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Concept of "Limited Government" Is Right-Wing Bunk: Try to Find Anything Remotely Like It in the Constitution

Right-wingers claim the country was founded on "limited government" -- It's totally bogus.

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Thus, according to the Tenth Amendment, the Constitution  itself delegated the power to the federal government. States, in other words, now have no standing to “reserve-back” what they had never “delegated-away” in the first place.

Had it been possible to “un-delegate” the powers of the United States by invoking the Tenth, the Old South would have simply done so and spared itself the bother of secession – not to mention the bother of being annihilated by a series of subsequent Northern invasions. The fact that the South did not even attempt such a strategy attests to the toothlessness of the Tenth Amendment.

No other instance in law would be a better example that we should choose our votes carefully. For in ratifying the Bill of Rights, which included the Tenth Amendment, the American people endorsed the legal fiction that the Constitution – not the original 13 states, or “We the People” – authorized the power of the United States  because the Constitution itself said so. If the Constitution has an Orwellian twist, this is it – no matter which side of the aisle you’re on.

The states and the people may amend the Constitution. But they may not do so by nullification (according to the logic inherent in the wording of the Tenth Amendment), or by the judgment of state courts (according to the “supremacy clause” of Article VI), nor may any Amendment be made without the participation of the federal government, itself (according to Article V.) If the Founders had meant to
ensure “limited government,” there is no trace of such intent here.

Paucity of Rights

If the Constitution were intended to provide “limited government,” we might expect it to be chock full of guarantees of individual rights. This is what Tea Partiers may fantasize – but this is not really true. In fact, the Constitution is amazingly stingy in reference to “rights.”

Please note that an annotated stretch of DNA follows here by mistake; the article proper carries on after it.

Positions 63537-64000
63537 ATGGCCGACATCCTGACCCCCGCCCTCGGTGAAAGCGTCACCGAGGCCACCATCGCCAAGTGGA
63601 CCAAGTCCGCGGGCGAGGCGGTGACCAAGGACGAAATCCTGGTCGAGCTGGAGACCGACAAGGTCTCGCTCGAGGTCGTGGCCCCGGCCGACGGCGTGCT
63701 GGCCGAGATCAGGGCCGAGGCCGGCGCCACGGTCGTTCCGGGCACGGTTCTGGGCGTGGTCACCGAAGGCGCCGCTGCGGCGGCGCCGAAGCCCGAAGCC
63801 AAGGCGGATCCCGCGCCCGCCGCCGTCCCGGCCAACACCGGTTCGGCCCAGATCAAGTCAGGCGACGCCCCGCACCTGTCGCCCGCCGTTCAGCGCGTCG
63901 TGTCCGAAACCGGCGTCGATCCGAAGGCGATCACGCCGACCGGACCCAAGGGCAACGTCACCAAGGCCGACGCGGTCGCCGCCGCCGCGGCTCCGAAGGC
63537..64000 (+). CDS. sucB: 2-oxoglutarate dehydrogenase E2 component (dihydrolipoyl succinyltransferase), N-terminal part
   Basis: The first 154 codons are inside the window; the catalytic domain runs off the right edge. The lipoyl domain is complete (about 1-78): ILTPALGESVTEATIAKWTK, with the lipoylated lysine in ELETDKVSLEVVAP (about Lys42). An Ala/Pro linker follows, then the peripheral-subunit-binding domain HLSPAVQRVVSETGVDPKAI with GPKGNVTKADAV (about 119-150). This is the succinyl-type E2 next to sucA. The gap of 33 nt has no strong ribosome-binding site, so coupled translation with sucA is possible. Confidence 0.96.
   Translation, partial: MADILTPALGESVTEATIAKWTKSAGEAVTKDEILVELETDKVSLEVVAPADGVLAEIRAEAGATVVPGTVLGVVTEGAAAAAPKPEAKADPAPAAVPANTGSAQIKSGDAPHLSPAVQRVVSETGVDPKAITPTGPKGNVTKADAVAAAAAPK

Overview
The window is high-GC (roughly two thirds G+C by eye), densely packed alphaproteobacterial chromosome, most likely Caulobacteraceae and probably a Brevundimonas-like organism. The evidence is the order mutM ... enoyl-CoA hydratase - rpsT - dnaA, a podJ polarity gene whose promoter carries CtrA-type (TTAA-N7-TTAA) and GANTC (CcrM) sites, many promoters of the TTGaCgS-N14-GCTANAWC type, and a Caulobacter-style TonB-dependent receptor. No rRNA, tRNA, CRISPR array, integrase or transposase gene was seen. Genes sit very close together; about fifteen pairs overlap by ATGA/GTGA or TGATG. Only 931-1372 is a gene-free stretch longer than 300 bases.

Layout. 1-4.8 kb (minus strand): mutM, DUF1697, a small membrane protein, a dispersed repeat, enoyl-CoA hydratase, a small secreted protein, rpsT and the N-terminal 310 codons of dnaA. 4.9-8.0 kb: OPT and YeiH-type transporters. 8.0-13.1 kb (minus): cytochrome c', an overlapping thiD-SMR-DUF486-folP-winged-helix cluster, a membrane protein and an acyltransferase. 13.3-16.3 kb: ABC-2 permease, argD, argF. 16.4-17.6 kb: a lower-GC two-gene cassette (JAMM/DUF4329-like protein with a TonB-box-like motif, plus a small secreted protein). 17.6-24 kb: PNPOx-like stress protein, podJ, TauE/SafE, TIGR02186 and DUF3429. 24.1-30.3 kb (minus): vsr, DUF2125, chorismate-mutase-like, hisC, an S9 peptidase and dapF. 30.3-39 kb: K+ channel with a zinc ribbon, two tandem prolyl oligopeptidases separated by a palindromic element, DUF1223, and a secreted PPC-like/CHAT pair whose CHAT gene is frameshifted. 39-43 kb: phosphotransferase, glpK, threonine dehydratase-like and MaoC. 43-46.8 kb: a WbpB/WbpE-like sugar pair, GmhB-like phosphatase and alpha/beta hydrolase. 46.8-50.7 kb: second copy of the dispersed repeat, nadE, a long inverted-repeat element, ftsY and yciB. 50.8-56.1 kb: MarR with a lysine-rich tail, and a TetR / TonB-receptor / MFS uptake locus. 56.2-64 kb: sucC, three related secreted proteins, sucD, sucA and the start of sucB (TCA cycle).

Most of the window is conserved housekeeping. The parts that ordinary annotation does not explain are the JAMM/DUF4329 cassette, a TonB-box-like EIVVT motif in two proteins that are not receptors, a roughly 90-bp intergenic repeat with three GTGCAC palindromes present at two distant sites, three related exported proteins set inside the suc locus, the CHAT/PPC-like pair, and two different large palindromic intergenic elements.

–The word “right” is mentioned  only once in the Constitution as ratified. (Art. I, Sec. 8 allows Congress to award copyrights/patents to ensure their holders “… Right to their respective Writings and Discoveries.”)

–The word “right” – somewhat counter-intuitively – appears only six times in the ten Amendments called the “Bill of Rights.”

Almost a century later, the first of seven other rights were added under pressure from Progressive activists – almost all of which were intended to create and extend democratic participation in self-government.

–Amendment XIV (sanctions against states denying suffrage); XV (universal male suffrage); XIX (women’s suffrage); XXIV (denial of poll tax); and XXVI (18 year-old suffrage); and twice in Amendment XX, which gives Congress the “right of choice” in presidential succession.

–In grand total, the word “right” appears only 14 times in the entire Constitution, as it exists today (including the two rights conferred  to government).

Did we all notice that the “Constitution of the Founders” did not include the “right” for anybody at all to vote? Notable, too, is the absence of language implying that any “rights” are “unalienable” or “natural” or “endowed by their Creator.” All such phraseology belongs to the Declaration of Independence, which – apparently unbeknownst to Tea Partiers everywhere – bears no force of  law.

The word “power,” by the way, occurs 43 times in the Constitution, each time referring exclusively to the prerogative of government, not right-wingers. Since “individual” rights are mentioned only 12 times, this yields a ratio of about 4:1 in favor of government power over individual rights. Without the efforts of those pesky, democracy-mongering Progressives, who fought for universal voting rights, the ratio would be more than 6:1 today – or 50 percent higher.

 
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